$$t_{k}=2\sqrt{p}\cos{\left(\frac13\arccos{\left(\frac{q}{p\sqrt{p}}\right)}-\frac{2k\pi}{3}\right)};~~~\small{k\in\{0,1,2\}}.$$

Suppose $$p=\frac79\land q=\frac{7}{54}$$. Then, $$p>0\land p^{3}-q^{2}=\frac{49}{108}>0$$. Setting

$$a:=\frac73,$$

$$b:=\frac23\sqrt{7}\cos{\left(\frac13\arccos{\left(\frac{1}{2\sqrt{7}}\right)}\right)},$$

$$c:=\frac23\sqrt{7}\cos{\left(\frac13\arccos{\left(\frac{1}{2\sqrt{7}}\right)}-\frac{2\pi}{3}\right)},$$

$$d:=\frac23\sqrt{7}\cos{\left(\frac13\arccos{\left(\frac{1}{2\sqrt{7}}\right)}-\frac{4\pi}{3}\right)},$$

we have $$a>b>c>d$$ and

$$\forall t\in\mathbb{R}:t^{3}-\frac73t-\frac{7}{27}=\left(t-b\right)\left(t-c\right)\left(t-d\right).$$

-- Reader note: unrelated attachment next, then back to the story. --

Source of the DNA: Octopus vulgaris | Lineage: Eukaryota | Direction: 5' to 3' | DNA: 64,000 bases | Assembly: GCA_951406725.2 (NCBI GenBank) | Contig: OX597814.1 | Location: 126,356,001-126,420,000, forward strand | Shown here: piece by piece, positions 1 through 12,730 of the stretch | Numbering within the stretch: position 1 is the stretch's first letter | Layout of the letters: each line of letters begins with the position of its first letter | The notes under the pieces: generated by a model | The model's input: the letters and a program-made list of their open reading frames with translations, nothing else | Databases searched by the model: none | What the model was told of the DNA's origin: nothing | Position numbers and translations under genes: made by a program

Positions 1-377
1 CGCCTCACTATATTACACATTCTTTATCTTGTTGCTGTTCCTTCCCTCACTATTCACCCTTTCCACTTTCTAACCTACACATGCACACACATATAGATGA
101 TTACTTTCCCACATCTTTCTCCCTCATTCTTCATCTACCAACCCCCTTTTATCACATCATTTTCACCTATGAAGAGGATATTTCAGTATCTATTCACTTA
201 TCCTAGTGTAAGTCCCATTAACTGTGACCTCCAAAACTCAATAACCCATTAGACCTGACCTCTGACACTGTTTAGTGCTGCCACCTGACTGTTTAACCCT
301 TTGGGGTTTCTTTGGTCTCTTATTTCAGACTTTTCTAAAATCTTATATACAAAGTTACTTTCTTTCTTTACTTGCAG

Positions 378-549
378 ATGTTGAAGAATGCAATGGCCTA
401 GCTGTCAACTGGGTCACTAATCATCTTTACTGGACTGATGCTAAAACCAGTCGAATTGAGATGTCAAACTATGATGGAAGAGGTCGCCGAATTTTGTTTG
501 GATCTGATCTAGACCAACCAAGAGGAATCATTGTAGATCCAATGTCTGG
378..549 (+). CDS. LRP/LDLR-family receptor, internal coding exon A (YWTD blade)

Let $$\left(a,b,c,d,z\right)\in\mathbb{R}^{5}\land d. Then, $$0<\frac{\left(a-d\right)\left(b-c\right)}{\left(a-c\right)\left(b-d\right)}<1$$ and

$$0\le\frac{(b-d)(z-a)}{(a-d)(z-b)}<\frac{b-d}{a-d}<1.$$

Set $$\kappa:=\sqrt{\frac{\left(a-d\right)\left(b-c\right)}{\left(a-c\right)\left(b-d\right)}}\land\theta=\arcsin{\left(\sqrt{\frac{b-d}{a-d}}\right)}\land\omega=\arcsin{\left(\sqrt{\frac{(b-d)(z-a)}{(a-d)(z-b)}}\right)}$$. Then, the value of the elliptic integral $$\mathcal{E}{\left(a,b,c,d,z\right)}$$ can be reduced to Legendre normal form as follows: